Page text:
Lowercase unless part of a proper name: “congressional salaries,” “the Congressional Quarterly,” “the Congressional Record.”
Conservation Good Turn
An opportunity for Cub Scout packs, Scout troops, and Venturing crews to join with conservation or environmental organizations (federal, state, local, or private) to carry out a Conservation Good Turn in their communities.
Capitalize references to the U.S. Constitution, with or without the “U.S.” modifier: “The president said he supports the Constitution.” Lowercase in other uses: “the organization’s constitution.” Lowercase “constitutional” in all uses.
A person who has special skills, equipment, facilities, or contacts in an interest area related to the interests of Venturing crew members.
May be used to describe an official Scout group at an official Scouting event.
Don’t be afraid to use them, but don’t overdo it. Contractions reflect informal speech and writing. Contractions are acceptable in informal contexts where they reflect the way a phrase commonly appears in speech or writing and when they won’t cause confusion.
COPE (Challenging Outdoor Personal Experience)
This interactive program uses initiative games and other activities to help develop teamwork, trust, communication, leadership, self-esteem, problem-solving, decision-making, and planning. In low-course activities, typically up to 6 feet above ground, participants help protect one another from injury using spotting. In high-course activities, typically conducted 6 feet or more above ground (up to 70 feet high on some courses), participants must be protected by a life safety system such as a belay system, lanyard, or collective safety system.
An administrative body and separate legal entity chartered to be responsible for Scouting in a designated geographic territory. See also “BSA local council,” “local council,” and “National Council.” Capitalize only when referring to a specific local council or the National Council: “Gulf Coast Council.”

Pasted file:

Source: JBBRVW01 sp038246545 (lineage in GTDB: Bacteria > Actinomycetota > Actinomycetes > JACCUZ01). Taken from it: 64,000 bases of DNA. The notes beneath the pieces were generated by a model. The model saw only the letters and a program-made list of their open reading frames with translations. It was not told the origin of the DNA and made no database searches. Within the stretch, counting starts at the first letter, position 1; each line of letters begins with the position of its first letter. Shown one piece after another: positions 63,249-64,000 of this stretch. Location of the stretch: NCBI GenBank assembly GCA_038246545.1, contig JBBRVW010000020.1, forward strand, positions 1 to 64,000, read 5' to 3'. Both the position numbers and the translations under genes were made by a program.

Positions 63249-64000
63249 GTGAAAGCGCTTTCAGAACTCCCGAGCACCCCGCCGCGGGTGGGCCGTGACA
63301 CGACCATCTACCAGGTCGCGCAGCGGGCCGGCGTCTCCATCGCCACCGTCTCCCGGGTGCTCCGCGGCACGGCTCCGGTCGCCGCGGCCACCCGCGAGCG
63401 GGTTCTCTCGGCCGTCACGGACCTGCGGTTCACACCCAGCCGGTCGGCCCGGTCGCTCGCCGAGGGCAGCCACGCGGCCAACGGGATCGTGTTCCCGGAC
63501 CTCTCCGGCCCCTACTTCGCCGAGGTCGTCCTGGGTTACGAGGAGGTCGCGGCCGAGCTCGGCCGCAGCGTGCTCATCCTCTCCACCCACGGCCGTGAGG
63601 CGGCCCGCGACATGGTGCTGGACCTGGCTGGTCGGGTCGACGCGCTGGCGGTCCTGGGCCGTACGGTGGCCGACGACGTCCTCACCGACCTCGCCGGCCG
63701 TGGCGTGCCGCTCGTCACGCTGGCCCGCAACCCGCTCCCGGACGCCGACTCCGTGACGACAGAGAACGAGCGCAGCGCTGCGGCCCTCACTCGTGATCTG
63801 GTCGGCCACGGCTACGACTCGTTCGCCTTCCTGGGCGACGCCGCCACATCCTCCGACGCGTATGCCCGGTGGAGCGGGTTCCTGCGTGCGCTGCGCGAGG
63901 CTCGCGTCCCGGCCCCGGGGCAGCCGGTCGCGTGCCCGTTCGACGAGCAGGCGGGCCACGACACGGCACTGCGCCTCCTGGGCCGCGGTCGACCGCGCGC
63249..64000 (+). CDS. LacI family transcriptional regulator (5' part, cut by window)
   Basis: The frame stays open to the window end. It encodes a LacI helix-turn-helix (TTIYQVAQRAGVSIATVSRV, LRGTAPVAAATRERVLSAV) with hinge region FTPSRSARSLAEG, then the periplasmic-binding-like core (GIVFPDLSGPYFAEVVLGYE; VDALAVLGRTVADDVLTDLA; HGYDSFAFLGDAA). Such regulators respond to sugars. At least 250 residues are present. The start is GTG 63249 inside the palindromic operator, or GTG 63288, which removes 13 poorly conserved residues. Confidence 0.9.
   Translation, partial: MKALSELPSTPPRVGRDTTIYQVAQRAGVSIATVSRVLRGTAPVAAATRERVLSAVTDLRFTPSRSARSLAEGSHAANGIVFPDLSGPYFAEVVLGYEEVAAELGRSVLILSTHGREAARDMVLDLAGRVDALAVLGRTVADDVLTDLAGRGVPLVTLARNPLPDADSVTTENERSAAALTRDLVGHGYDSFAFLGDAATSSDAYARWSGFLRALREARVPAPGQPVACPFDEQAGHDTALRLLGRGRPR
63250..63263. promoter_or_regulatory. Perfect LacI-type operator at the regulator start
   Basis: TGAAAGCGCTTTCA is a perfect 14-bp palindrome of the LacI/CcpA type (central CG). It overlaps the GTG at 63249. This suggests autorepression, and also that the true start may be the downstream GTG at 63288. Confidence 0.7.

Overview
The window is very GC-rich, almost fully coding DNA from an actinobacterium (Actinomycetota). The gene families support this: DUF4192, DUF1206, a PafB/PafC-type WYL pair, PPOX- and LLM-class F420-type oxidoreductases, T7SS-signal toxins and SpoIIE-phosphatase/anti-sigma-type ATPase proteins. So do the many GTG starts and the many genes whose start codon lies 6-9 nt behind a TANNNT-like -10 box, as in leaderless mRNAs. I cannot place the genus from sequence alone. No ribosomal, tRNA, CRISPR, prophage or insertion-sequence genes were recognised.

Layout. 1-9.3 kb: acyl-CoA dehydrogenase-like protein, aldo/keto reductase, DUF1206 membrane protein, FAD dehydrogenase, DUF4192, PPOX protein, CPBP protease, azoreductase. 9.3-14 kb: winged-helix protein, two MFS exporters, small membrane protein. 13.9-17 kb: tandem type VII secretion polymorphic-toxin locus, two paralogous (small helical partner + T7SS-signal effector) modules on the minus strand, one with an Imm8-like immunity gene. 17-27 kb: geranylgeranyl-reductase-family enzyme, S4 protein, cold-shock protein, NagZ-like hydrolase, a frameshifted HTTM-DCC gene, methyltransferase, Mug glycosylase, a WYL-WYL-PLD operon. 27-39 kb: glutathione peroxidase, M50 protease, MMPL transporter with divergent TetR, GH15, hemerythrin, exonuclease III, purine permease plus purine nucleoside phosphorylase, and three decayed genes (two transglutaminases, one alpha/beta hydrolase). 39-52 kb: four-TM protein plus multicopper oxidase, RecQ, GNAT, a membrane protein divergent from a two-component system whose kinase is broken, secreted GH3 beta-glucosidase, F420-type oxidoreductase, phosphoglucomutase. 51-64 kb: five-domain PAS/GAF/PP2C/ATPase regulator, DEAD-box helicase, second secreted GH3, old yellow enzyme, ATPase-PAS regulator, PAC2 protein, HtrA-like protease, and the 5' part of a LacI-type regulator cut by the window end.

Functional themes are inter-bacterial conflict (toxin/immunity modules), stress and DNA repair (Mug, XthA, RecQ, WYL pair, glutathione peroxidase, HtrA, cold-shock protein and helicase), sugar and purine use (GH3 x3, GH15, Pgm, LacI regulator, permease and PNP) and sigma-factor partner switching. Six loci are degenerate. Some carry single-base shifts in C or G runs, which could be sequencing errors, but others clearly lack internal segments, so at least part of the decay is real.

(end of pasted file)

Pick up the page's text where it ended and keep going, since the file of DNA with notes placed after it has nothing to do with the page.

A full-time or part-time employee serving in a support position not classified under professional, professional-technical, or paraprofessional guidelines (i.e., administrative assistants, clerks, custodial personnel, most camp rangers, and seasonal camp employees).
The elected volunteer Scouter who heads the council and chairs its executive board.
court of honor
A recognition ceremony for those who have met the requirements of any one of the Scout ranks, merit badges, or other awards. Always lowercase: “Eagle Scout court of honor.” See also “National Court of Honor.”
(1) A working group of Sea Scouts in a ship. This compares with the Cub Scout den and the Scout troop. (2) A working group of five to 12 members of a high-adventure base contingent. Capitalize only when used with the crew number “Crew 101.” See also “Venturing crew.”
crew code and bylaws
A set of bylaws adopted by the members of a Venturing crew to guide their officers and program.
The elected youth leader of a high-adventure base crew.
A registered youth member of a Cub Scout pack or one registered as a Lone Cub Scout who is entering kindergarten and who has not yet completed fifth grade. See also “Cub Scouting.”
Cub Scout day camp
See “day camp.”
Cub Scout handshake
Used by Cub Scouts and Cub Scouters; like an ordinary handshake with the right hand except that the index and middle fingers are extended toward the other person, touching the wrist.
Cub Scout motto
Do Your Best.
Cub Scout resident camp
See “resident camping.”
Cub Scout salute
A hand salute made by Cub Scouts and Cub Scouters with the fingers of the right hand held in position as for the Cub Scout sign, except that the index and middle fingers are held together. The tips of the fingers touch the right eyebrow or the bill of the Cub Scout cap.